“Why were you looking for me. Bob? ”The captain inquires, entering his friend Acre. He replies that he invited the Absolute to transmit through him a challenge to the accursed Beverly. The captain, cursing himself, assures Acre that he will deliver the letter to its destination. “Thank you! That's what it means to have a friend! - Acre rejoices. “And you will not agree to be my second, eh, Jack?” To this, the captain firmly says that “he is not at all comfortable.” Then Acre asks to convey to Beverly that he has to fight with the famous brave man. “Tell him that I usually kill a person a week. Maybe he will be scared and nothing will happen. ” “I will definitely say,” the captain promises, preoccupied with completely different problems.

He is overtaken by the inevitable moment of recognition in pretense. This happens during his meeting with Lydia in the presence of Sir Anthony. Seeing Beverly next to the baronet, Lydia does not hide her amazement. There is a general confusion. “Speak, you bastard, who you are,” growls Sir Anthony. “I don’t understand this very clearly, father, but I’ll try to recall it,” the captain mutters, calling for all his arrogance to help. He reveals to his involuntary deception and apologizes. Mrs. Malaprop and Sir Anthony are ready to exchange anger for mercy. But Lydia’s voice becomes icy. “So there will be no abduction?” She says dryly. And proudly returns to the captain - that is, Beverley - a portrait that before that she constantly wore behind the corsage. No, Lydia will not become the wife of this "low pretender"!

Cursing the whole world, the captain leaves Lydia and immediately encounters Sir Lucius. After several frankly warlike remarks of the Irish, the angry Absolute naturally abandons that he is ready to give him satisfaction at any time. They persuade to converge that evening in the Royal Glade - in the same place where the duel with Acre was appointed. “There will still be enough light for the swords, although it’s probably already a bit dark for the pistols,” the Irishman notes with importance. Having met Fokland after this, the captain gloomily informs him of the prospect of going to the other world and invites him in seconds.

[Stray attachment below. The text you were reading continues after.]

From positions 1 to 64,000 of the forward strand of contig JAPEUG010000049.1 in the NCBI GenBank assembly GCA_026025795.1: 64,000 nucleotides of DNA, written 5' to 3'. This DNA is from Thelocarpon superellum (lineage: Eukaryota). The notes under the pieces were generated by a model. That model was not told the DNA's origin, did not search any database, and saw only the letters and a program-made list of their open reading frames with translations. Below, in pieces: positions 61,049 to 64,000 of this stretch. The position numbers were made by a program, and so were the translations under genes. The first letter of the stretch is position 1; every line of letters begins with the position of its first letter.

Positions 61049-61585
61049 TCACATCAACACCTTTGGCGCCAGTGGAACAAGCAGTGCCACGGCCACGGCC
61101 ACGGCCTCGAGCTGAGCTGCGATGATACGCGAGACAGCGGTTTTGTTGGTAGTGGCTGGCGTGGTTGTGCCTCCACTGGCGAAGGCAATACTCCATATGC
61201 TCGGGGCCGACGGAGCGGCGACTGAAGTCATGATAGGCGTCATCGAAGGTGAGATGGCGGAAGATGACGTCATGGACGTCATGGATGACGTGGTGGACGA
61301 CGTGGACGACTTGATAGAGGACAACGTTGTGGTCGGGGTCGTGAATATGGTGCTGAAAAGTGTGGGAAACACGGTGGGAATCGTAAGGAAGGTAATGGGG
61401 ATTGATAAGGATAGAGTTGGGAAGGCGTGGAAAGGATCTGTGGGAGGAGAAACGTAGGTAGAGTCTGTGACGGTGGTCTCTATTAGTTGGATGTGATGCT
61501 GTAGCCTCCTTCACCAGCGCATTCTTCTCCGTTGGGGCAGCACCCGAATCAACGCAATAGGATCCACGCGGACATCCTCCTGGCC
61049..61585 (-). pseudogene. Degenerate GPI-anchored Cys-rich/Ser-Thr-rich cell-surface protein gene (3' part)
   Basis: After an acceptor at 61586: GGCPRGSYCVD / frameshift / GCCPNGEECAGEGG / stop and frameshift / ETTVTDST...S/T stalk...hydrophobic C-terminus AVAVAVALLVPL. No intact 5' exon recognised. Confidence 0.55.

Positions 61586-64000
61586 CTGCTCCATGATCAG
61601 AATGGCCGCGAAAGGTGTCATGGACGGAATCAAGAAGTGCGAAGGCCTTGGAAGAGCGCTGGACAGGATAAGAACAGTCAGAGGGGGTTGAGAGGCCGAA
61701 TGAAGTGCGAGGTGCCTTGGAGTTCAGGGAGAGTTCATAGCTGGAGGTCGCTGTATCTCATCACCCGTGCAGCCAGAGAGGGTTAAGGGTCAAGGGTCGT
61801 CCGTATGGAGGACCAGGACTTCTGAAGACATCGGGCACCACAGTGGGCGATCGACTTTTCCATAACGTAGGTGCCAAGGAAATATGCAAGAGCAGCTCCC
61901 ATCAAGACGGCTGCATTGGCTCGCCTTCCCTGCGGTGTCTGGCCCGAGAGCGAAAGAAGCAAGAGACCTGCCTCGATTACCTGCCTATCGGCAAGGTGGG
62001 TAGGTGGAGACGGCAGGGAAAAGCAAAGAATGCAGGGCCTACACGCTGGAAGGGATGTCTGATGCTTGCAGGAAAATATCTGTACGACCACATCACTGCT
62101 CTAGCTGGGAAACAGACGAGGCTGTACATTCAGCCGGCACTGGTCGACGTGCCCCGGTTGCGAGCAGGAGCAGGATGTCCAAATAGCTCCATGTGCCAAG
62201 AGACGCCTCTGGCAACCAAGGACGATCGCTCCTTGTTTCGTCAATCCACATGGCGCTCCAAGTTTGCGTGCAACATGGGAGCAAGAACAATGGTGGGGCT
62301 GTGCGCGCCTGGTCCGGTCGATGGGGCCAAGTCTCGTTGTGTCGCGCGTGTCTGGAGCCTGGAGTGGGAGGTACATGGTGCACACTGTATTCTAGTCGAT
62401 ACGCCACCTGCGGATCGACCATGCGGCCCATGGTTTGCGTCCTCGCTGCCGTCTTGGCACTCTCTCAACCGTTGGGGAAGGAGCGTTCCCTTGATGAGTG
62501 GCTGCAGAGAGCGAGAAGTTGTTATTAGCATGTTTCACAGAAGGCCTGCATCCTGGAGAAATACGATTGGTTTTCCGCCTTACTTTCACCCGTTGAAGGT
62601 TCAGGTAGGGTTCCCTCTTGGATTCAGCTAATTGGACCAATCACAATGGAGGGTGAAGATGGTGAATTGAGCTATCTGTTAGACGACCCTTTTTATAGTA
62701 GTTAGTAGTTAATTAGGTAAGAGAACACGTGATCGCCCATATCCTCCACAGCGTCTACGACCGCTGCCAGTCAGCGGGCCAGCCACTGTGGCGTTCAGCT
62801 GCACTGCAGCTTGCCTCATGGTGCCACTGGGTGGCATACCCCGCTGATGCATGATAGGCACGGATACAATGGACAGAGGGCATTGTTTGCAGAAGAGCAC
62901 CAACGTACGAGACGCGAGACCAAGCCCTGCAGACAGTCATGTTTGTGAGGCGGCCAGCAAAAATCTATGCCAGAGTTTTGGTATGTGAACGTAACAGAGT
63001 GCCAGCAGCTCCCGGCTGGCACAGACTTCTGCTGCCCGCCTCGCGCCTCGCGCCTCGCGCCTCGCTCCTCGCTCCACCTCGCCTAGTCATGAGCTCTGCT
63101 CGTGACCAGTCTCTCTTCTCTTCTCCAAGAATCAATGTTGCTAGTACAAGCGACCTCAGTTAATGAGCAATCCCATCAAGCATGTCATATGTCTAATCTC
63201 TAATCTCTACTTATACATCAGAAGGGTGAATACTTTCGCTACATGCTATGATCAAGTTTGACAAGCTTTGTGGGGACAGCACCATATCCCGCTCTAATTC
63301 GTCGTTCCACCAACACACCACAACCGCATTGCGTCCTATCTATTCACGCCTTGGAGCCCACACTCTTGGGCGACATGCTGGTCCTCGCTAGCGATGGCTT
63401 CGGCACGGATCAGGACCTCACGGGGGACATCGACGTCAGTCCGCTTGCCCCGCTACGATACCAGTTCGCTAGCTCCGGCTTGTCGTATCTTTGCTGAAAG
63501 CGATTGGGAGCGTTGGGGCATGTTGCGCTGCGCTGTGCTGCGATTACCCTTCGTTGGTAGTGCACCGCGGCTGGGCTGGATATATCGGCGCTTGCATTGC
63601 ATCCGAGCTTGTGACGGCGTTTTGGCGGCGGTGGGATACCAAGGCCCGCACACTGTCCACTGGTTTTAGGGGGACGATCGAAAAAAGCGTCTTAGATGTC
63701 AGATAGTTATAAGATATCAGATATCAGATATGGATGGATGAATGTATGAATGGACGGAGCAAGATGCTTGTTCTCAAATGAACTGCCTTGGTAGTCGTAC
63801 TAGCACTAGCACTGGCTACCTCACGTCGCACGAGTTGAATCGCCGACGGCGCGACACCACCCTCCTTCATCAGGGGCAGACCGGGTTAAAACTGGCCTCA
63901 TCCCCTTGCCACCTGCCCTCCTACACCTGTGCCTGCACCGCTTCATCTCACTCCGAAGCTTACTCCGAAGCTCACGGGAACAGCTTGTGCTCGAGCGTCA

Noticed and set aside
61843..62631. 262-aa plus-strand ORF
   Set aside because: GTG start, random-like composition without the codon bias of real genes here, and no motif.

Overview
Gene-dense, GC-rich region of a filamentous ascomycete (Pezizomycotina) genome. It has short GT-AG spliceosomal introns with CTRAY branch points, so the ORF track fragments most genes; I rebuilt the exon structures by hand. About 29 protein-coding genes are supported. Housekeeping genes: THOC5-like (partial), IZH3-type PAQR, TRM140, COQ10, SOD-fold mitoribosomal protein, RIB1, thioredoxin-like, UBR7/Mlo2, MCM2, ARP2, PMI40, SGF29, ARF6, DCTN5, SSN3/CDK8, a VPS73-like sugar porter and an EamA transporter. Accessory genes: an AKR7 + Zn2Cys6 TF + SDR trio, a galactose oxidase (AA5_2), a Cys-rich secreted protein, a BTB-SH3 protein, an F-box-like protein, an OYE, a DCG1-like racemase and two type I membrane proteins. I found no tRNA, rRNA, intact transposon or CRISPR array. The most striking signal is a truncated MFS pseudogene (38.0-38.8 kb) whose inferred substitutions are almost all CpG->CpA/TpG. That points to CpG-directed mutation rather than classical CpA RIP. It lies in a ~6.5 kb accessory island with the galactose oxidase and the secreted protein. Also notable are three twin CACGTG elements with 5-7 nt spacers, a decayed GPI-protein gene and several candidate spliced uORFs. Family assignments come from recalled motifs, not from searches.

Thirsty for comfort, Lydia rushes to her cousin. In excitement, she tells Julia how she became a victim of vile deception. Julia herself hardly holds back her tears - another attempt to communicate with Fokland led to a final break. “I know too well what vagaries can lead to,” she warns Lydia.

In this heat of ambition, it seems that only servants retain common sense. It is they who, despising all conventions, are in a hurry to prevent the meaningless fights of their masters. To their side they attract Mrs. Malalrop, who, together with them, bursts into Lydia and Julia and screams about the impending “apostrophe”. In the face of real danger, everyone instantly unites and headlong rush to the Royal Glade, grabbing the expansive Sir Anthony along the road.

They ripen just at the moment when Captain Absolute and Sir Lucius drew their swords. Acre had already given up on the duel, having just learned that his friend Jack and Beverly were one and the same person. A friendly choir of exclamations and rebukes falls upon the duelists. It also clarifies all the misunderstandings. Loving couples are finally putting an end to rumors and grievances. Acre rejoices at the prospect of being a bachelor, especially since Sir Anthony suggests celebrating this event with a male company. Even Mrs. Malaprop is overwhelmed with general glee.

Only the servants keep silent, but, undoubtedly, they are also pleased with the peaceful outcome of the matter.